Chicken Predators: Understanding the Raccoon

There are several predators that will attack, and likely kill, the chickens in your backyard if you’re don’t take appropriate steps to protect them. We have already highlighted a variety of chicken predators on our blog but you can now add raccoons to that list.

Raccoons are yet another predator that you need to look out for when it comes to protecting your chickens.

Raccoons can often be found rummaging around near chicken coops and will look for any opportunity to strike at a moment’s notice. Identifying a chicken that was the victim of a raccoon attack is easy. If you find a chicken next to a coop or near a pen with its head missing, it was likely attacked by a raccoon.

Raccoons are known to reach inside of chicken pens, grab chickens by the head, and pull them out through wire fences. Often, chickens’ heads will come off when this happens, leaving their bodies behind. Raccoons are also known to bite the backs of chickens and tear through their necks and breasts while eating them.

In addition to going after chickens, raccoons will occasionally go after chicken eggs. Typically, you’ll find empty shells located inside and near chicken nests when a raccoon is to blame for missing eggs. You may also find coarse hair scattered around near the opening of a coop when a raccoon has been inside of it.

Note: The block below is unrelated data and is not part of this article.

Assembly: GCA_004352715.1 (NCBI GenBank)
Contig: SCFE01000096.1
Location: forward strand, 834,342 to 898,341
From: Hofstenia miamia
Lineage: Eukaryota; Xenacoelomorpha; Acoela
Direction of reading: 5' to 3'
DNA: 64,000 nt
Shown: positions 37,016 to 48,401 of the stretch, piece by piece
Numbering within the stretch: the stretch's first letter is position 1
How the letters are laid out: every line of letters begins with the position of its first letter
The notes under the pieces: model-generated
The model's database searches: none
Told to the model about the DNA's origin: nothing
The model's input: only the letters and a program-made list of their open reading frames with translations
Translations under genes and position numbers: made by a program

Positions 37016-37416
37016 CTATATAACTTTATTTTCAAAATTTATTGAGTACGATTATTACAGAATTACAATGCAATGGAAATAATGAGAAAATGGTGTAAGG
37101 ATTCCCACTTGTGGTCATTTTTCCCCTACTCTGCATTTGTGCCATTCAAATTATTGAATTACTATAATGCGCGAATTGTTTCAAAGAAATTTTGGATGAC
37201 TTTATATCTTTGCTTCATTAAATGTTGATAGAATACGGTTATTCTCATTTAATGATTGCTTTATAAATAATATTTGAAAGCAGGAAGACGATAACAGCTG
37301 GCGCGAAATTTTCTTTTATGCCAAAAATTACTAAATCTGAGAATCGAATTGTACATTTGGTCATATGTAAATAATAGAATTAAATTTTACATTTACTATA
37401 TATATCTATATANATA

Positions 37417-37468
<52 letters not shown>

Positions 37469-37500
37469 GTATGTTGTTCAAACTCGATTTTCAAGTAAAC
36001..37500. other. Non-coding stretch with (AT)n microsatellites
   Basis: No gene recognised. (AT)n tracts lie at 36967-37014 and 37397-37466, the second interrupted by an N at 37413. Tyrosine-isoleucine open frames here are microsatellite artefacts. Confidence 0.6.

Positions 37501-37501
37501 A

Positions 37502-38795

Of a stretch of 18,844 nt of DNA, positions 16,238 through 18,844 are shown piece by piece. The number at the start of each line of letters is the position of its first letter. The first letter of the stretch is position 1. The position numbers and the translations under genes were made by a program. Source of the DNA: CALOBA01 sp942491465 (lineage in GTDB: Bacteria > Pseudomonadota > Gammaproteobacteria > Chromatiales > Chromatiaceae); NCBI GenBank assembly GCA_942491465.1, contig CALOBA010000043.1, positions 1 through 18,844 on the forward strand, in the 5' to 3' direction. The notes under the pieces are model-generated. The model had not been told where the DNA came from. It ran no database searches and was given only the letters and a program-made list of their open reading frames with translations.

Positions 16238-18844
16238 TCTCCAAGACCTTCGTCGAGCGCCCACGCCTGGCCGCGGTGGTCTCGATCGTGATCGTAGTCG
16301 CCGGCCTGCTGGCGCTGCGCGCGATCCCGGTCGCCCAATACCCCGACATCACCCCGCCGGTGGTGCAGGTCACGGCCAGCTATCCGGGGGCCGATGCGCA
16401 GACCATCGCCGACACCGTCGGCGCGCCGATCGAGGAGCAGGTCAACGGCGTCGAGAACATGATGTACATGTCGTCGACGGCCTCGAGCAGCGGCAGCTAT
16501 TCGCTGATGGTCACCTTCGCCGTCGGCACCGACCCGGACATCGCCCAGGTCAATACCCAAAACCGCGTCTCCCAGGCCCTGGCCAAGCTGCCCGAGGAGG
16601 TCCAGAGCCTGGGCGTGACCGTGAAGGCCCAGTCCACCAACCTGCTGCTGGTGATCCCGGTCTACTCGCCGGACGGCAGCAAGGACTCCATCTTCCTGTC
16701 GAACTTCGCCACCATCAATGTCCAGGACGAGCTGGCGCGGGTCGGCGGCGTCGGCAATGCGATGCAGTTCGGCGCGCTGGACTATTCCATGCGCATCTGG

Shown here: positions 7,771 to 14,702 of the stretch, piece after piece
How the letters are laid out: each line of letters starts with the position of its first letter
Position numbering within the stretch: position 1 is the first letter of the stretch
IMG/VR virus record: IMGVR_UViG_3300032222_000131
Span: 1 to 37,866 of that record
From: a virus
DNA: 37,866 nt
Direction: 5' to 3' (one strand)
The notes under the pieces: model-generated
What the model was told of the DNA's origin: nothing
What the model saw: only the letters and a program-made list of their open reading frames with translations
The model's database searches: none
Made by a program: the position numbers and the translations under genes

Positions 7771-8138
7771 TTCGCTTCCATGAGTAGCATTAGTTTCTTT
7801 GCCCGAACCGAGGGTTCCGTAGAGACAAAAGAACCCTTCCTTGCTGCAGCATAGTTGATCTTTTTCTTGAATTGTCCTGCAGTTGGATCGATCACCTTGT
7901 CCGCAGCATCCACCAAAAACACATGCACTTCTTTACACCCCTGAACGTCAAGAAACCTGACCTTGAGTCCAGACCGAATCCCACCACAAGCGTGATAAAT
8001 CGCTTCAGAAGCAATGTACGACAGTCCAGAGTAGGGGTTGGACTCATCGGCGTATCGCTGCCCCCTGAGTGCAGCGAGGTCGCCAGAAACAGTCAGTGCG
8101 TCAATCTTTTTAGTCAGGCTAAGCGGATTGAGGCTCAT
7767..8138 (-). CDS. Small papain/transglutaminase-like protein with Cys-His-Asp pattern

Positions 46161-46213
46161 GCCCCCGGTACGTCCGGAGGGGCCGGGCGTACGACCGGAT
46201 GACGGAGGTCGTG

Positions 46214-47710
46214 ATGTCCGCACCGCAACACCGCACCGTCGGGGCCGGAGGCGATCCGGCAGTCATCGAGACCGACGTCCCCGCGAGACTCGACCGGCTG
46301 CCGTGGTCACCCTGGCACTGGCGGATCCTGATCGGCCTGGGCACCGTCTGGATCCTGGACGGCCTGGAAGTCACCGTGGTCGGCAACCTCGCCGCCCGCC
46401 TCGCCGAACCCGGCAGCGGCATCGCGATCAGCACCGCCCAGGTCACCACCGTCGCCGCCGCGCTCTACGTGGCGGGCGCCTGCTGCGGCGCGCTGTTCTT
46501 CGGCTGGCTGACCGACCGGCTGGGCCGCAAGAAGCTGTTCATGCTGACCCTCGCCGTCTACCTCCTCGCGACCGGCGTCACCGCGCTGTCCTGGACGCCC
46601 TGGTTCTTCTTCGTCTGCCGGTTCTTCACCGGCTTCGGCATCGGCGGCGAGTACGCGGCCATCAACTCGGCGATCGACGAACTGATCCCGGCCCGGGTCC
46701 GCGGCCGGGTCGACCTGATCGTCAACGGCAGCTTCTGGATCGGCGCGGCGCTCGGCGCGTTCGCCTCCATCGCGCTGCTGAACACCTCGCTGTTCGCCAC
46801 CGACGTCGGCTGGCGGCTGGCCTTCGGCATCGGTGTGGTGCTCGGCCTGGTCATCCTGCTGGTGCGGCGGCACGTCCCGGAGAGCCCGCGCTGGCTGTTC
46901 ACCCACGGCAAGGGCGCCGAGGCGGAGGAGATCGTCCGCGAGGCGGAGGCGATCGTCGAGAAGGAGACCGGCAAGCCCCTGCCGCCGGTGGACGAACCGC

There are some simple steps you can take to protect your chickens from raccoons. Because raccoons have paws that work like human hands, it’s important to use things like snap hooks and carabiner clips to stop them from being able to open latches and gates. It’s also important to avoid allowing chickens to roam too early in the morning or too late at night and to put up fencing around a chicken coop that isn’t wide enough for a raccoon to reach right through.

You should also clean up your chicken coop and remove anything that might attract raccoons. Raccoons are scavengers that will often go after anything edible. If you keep your chicken coop clean, they’re less likely to come around sniffing for food.

If you have any questions about how to protect your chickens further, contact Chickens for Backyards at 888-412-6715 today. And make sure you come back soon to read other blog posts about dealing with the most common chicken predators.